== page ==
Jiryu also mentions a really hinky test that the founder of this school advocated for determining whether a donor should give gifts to a community. S/he should ask, “Is there anyone among the assembly who breaks their vows?”

If the answer is “No sir! We are a pure community of righteous practitioners,” then you shouldn’t give to that group because the group is “…excluding from the embrace of refuge those who break their vows,” as Jiryu put it.

As a breaker of vows, sinner, and broken-down old guy, I think that’s so tender.

Comments welcome and okay. Here are the excerpts:

1. Dogen, Thirty-seven Conditions Contributing to Bodhisattva Practice:

When a demon becomes a buddha, it exerts its demon-ness, breaks it, and actualizes a buddha. When a buddha becomes a buddha, he/she exerts his/her buddhahood, strives for it, and actualizes a buddha. When a human being becomes a buddha, he/she exerts his/her human nature, trains it, and actualizes a buddha. You should thoroughly understand the truth that possibilities lie precisely in the ways various beings exert their respective natures.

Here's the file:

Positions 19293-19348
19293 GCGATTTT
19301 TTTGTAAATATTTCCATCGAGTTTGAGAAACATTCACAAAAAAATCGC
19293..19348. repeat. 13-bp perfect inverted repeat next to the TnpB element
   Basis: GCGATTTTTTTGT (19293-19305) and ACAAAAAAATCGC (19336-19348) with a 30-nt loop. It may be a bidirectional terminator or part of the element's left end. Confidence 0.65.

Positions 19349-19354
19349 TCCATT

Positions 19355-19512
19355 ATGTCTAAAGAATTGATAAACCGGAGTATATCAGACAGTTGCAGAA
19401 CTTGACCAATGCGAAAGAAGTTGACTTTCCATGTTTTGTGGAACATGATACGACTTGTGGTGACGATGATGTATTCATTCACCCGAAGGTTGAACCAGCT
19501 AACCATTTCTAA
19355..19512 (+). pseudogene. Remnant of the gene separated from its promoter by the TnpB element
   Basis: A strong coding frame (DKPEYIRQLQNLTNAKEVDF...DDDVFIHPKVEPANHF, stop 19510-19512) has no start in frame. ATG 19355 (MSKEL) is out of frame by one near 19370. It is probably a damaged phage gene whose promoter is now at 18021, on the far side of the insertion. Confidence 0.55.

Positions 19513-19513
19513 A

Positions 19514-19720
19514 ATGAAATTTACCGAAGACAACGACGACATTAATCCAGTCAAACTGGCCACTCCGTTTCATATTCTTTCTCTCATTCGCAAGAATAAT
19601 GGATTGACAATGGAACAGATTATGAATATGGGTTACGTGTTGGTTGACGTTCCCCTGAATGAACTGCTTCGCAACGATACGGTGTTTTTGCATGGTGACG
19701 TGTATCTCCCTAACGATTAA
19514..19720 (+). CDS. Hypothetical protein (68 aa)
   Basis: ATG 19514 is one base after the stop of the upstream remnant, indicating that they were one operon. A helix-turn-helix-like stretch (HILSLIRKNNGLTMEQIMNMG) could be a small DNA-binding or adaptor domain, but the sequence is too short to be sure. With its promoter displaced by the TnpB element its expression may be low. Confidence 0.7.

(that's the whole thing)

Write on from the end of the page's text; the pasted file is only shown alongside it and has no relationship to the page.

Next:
2. Vimalakirti Sutra, Chapter 8, The Family of the Tathagathas

Then, the crown prince Manjusri said to the Licchavi Vimalakirti, “Noble sir, how does the bodhisattva follow the way to attain the qualities of the Buddha?”

Vimalakirti replied, “Manjusri, when the bodhisattva follows the wrong way, he follows the way to attain the qualities of the Buddha.”

Manjusri continued, “How does the bodhisattva follow the wrong way?”

Vimalakirti replied, “Even should he enact the five deadly sins, he feels no malice, violence, or hate. Even should he go into the hells, he remains free of all taint of passions. Even should he go into the states of the animals, he remains free of darkness and ignorance. When he goes into the states of the asuras, he remains free of pride, conceit, and arrogance. When he goes into the realm of the lord of death, he accumulates the stores of merit and wisdom. When he goes into the states of motionlessness and immateriality, he does not dissolve therein.